The Catholic Register
September 17, 2023
Human Trafficking

‘It can happen anywhere, to anyone’

Covenant House takes trafficking message to Gen Z

‘It can happen anywhere, to anyone’

Suzie Tarlattini and Covenant House Toronto’s Awareness and Prevention Program have delivered presentations on human trafficking to more than 54,000 students and adults in the GTA.

(Photo courtesy Covenant House Toronto)

  • avatar
    Quinton Amundson
    The Catholic Register

Madonna Catholic Secondary School 10th-grader Vanessa Santarossa said it was shocking for her and her classmates to learn, during a presentation offered by Covenant House Toronto last April, about the chilling realities of sex trafficking.

“I’m a teenage girl. It’s a scary thing to hear about and know that (trafficking) is happening to people our age and close to home where we live,” said Santarossa. “It is important for us to be educated to keep ourselves safe.”

Suzie Tarlattini, the supervisor for Covenant House Toronto’s Awareness and Prevention Program, counts Santarossa as one of over 54,000 students and adults in the Greater Toronto Area who have experienced the non-profit’s free-of-charge presentation, Trafficked. This seminar was designed for Grade 7-12 students in 2016 and is offered either in-person or virtually.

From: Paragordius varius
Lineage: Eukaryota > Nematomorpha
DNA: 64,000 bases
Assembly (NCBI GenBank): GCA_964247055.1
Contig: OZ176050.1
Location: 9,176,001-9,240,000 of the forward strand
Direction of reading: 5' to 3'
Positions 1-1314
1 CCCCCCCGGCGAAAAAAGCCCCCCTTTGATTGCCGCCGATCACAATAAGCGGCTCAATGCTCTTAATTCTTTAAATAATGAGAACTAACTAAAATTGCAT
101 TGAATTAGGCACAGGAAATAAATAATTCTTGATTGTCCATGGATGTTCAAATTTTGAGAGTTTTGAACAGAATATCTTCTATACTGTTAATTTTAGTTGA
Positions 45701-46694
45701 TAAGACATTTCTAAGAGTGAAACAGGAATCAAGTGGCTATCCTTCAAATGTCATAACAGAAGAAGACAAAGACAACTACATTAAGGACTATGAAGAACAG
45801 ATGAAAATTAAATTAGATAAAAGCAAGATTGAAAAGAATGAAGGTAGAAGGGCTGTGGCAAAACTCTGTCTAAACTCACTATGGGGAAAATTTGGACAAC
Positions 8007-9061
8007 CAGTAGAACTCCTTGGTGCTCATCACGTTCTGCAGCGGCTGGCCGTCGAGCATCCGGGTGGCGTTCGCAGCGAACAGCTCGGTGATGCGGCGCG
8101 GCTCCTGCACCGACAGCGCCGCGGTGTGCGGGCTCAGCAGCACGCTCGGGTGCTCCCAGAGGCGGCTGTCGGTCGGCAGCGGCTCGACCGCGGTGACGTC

Tarlattini has shepherded many of the 744 presentations of Trafficked mounted to date. She said students are presented with a comprehensive overview of a deeply complex and misunderstood social issue.

“We cover important topics like traffickers’ tactics, warning signs, healthy relationships, safety tips and where to get information and help,” said Tarlattini. “Our sessions are interactive throughout and we cover a lot of ground at a brisk pace. It is all to effectively engage Gen-Z and their notoriously short eight-second attention span.”

Madonna principal Kristine Carey qualified the Covenant House presentations as “an excellent resource we use for our Grade 10 students” that helps with the school’s larger mission to nurture beyond academics, helping each student attain holistic development “so they have the skills to be safe in society.”

“We listen to their voice, we know what they face out there and we listen to the news,” said Carey. “Sex trafficking is something we are concerned about, especially being an all-girls school. We worry that after the pandemic we are not sure what students are doing online or what they have been exposed to. Educating them and making sure they are aware of the dangers is important.”